Tag: Louis V. Franklin Sr.
On Monday, April 2, U.S. Attorney Louis Franklin, the chief federal prosecutor in the Middle District of Alabama, dropped a bombshell. Alabama Rep. Jack Williams of Vestavia Hills and longtime state lobbyist Marty Connors have been indicted on bribery charges along with the California-based owner of a string of diabetes clinics.
Bringing charges of public corruption against high-ranking state officials is part of the work of U.S. attorneys such as Franklin, the U.S. Justice Department’s number one law enforcer for Montgomery County and the 22 other counties that make up Alabama’s Middle District.
Announcing that a politician is under indictment put a spotlight on the Montgomery-based U.S. Attorney’s Office this week, but the fact is that all USAOs share a set of operational priorities handed down by the U.S. Department of Justice and Attorney General Jeff Sessions. Those areas are violent crime, opioid abuse, health care and financial fraud, terrorism and national security, and protecting vulnerable populations, he said.
From the dismantling of multistate crime rings to prosecution of corrupt officials, from pursuit of drug conspirators, human traffickers and terrorists to enforcement of civil rights laws, a U.S. Attorney’s Office is the local arm of the U.S. Justice Department.
Over the decades in Alabama, U.S. attorneys have taken on traditional crime fighting and high-profile cases, including prosecution of the Sixteenth Street Baptist Church bombers. They’ve tackled cases that challenged Alabama government, including abuses in state prisons, restrictions on voting rights and the constitutionality of a state immigration law. U.S. Attorney’s Offices also have provided connective tissue between federal, state and local law enforcement departments on challenging issues such as the opioid crisis.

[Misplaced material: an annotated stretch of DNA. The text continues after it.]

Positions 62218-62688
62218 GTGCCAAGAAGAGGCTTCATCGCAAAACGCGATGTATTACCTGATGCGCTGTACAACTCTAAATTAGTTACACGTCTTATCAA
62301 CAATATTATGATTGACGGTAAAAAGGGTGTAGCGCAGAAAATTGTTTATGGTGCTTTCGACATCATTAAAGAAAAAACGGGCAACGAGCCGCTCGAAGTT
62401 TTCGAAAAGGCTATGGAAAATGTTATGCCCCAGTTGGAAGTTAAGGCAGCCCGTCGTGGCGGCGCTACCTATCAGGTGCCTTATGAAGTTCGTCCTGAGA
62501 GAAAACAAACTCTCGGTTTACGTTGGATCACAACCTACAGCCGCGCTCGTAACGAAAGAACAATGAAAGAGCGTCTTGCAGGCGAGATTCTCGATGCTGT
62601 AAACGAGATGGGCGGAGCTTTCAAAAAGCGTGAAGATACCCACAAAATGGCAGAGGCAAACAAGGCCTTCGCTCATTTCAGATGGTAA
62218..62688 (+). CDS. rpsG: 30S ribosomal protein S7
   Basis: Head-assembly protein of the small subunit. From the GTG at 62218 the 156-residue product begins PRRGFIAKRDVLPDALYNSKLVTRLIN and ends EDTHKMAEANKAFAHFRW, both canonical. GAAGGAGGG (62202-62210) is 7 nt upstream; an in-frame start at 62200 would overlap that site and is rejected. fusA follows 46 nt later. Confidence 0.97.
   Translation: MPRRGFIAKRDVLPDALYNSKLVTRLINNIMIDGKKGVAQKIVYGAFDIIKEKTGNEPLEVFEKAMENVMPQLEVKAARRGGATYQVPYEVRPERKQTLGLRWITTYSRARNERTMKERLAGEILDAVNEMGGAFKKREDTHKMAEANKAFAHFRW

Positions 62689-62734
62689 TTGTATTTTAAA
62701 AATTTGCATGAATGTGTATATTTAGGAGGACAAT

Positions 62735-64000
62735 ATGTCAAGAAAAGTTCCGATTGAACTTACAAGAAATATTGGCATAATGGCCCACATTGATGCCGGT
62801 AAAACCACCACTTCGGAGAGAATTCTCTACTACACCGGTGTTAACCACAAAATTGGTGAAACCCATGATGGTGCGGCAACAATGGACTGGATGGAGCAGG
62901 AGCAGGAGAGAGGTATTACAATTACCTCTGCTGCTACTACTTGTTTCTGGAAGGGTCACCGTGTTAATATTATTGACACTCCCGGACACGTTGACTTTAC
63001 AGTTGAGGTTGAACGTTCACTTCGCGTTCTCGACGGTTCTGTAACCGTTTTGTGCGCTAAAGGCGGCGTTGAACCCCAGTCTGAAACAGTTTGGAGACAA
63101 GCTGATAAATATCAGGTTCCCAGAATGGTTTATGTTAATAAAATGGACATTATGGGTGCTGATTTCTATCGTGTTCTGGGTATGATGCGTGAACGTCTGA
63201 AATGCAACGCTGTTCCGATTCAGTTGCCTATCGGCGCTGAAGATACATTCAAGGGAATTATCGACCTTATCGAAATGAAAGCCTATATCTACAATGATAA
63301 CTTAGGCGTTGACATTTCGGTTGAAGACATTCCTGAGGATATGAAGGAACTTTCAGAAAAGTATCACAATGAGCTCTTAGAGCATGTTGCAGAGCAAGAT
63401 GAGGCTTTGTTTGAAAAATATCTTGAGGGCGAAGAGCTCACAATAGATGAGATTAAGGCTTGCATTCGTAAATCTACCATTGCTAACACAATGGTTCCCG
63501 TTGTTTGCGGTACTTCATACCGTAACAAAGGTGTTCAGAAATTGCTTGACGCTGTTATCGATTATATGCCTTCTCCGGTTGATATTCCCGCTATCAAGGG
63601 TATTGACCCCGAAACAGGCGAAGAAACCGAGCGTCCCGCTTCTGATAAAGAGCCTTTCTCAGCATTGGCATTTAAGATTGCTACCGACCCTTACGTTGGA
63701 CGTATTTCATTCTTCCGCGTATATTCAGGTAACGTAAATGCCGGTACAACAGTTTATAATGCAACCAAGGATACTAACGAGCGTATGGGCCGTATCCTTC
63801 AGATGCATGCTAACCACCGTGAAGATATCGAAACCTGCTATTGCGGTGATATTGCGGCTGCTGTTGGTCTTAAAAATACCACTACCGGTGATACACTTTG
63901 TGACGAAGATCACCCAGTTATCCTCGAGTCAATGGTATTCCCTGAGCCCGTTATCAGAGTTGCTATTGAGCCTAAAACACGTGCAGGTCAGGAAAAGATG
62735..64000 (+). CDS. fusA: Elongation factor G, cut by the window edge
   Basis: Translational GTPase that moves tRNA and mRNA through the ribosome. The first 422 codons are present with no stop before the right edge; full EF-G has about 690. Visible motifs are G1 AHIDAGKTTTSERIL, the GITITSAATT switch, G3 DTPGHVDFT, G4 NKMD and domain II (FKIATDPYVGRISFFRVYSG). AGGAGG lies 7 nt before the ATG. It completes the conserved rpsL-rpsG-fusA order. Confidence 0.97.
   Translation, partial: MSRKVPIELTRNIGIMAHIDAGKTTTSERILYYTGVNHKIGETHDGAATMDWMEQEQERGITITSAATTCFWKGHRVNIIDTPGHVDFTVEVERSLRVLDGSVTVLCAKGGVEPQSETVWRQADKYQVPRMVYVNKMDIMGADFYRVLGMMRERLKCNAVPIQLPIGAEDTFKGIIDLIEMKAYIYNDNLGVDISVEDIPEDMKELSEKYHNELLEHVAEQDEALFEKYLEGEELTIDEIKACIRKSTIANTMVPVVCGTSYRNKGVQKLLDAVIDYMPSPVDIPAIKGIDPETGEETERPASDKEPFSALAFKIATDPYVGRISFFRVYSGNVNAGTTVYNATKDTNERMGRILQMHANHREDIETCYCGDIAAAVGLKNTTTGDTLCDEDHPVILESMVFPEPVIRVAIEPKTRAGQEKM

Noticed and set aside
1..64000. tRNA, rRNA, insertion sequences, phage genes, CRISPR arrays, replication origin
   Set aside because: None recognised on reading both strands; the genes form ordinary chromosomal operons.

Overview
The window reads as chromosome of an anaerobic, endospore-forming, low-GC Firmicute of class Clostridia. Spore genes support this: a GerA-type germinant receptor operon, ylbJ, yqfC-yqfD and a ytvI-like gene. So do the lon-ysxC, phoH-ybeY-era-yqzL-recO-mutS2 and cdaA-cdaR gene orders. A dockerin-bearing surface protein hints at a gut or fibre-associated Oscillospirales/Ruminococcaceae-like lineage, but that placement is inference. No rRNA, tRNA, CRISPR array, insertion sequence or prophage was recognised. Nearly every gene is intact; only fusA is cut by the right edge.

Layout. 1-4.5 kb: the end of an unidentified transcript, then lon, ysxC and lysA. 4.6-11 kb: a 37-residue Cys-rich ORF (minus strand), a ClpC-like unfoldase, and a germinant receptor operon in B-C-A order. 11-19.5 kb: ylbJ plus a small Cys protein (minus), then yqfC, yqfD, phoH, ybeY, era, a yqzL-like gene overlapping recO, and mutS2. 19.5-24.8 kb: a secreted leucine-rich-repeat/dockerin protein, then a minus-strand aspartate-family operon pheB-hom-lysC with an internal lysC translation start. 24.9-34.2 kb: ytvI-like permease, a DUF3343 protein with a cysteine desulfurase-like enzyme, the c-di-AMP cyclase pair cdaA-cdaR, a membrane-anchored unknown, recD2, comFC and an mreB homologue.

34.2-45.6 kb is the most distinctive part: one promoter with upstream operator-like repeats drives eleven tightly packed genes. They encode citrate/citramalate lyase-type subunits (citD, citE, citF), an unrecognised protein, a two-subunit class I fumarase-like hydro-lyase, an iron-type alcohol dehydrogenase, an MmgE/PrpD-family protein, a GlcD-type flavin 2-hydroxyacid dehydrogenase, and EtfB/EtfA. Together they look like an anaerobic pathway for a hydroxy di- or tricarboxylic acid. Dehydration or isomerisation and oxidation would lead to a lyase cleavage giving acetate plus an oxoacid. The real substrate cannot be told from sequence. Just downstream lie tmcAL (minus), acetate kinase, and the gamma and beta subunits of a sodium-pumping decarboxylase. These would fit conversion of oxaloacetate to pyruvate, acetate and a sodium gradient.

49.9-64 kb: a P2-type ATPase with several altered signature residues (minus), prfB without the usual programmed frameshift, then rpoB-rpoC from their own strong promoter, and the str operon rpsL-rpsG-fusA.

With the broad span of federal law, U.S. attorneys have an array of priorities they can pursue.
U.S. attorneys in Alabama have been among the appointees made early in the transition from President Barack Obama to President Donald Trump and with the appointment of Alabamian Jeff Sessions as U.S. attorney general.
BirminghamWatch talked with the state’s three U.S. attorneys appointed by Trump to find out their operational priorities.
“The United States attorney is the chief federal law enforcement officer in any given district and therefore should be the leading law enforcement agency in setting priorities and the tone for the district,” said U.S. Sen. Doug Jones, a former U.S. attorney for the Northern District of Alabama. “They should be leading the way with not only other federal agencies, but also supporting as best they can the state and local ones, whether it is through their task forces, joint efforts or training. State and local law agencies can often look to the federal level to help lead the way, and I think the U.S. Attorney’s Offices should be at the forefront of that.”
Read the interviews with Alabama’s U.S. attorneys: